I’ve been enjoying a lazy Saturday today kicked back with a couple Laguntas IPA’s. While I was enjoying myself, @TheIvyClover1 came to me with a mountain of research. It seemed to show that the Game Developer’s Conference is nothing but a big party to go get fucked up at. That’s not the bad part, though. It also looks like you’re left out of all the networking and fun, unless you’re part of the cool kids clique. This is pretty much everything we’ve been fighting against.

I’m not anti-drug or drink. I’m amazingly far from that, actually. But then again, I run a muckraking blog, and am not responsible for organizing the Game Developer’s Conference (GDC). I also don’t have cliques and shit that I give preferential treatment to. After examining the record, I don’t think the GDC/Gamasutra can say the same. Of course, maybe these people just like anyone who come with around with a potent stash. I’m not sure.

Either way, Let’s take a look at the screens. Here’s a few selects followed by a complete thumbnail gallery:Selection_999(074)Selection_999(065)Selection_999(071)Selection_999(069)Selection_999(061)Selection_999(075)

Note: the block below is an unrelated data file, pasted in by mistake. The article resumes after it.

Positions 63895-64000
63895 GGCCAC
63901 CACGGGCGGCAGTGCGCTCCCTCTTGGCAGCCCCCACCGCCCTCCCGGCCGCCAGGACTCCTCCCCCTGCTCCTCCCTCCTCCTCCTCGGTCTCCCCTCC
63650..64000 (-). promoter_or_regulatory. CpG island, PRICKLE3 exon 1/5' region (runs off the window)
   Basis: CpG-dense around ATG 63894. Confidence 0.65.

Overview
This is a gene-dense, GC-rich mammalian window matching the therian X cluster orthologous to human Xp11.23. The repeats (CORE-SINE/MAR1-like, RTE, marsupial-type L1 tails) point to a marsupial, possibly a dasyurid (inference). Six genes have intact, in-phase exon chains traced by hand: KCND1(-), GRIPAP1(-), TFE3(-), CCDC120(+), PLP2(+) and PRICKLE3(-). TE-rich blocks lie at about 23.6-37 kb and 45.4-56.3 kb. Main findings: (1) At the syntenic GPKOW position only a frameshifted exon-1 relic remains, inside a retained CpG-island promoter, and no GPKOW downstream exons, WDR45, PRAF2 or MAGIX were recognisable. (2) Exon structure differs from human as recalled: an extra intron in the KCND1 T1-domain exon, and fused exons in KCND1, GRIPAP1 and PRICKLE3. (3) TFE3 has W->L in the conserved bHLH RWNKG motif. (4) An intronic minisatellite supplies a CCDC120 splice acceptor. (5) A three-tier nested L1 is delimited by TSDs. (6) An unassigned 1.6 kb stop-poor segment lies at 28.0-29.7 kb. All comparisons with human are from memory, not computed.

Of course the Drunk Whistle herself Leigh Alexander is always at the center of any debaucheries. The other names are just as interesting, though: Meggan Scavio (GM of the GDC), Brandon Boyer (IGF), Raph Koster, Kotaku’s Krk Hamilton, etc. You can see why this cliquish behavior might be disconcerting for someone outside of the clique. In case you can’t, hopefully yhis screen makes things clearer:


I know some will say that’s just a joke, but I wouldn’t be laughing too hard if I had to rely on people like this to treat me fairly. I guess if you came with the right drug hookups you would be alright, though. All in all, these tweets are just more evidence of the cliquishness that we fight against. Individually, they don’t mean much. But taken together, they paint a picture of corruption at the GDC and Gamasutra. We knew that was there already, but it’s still good to have more screens for our emails and outreach.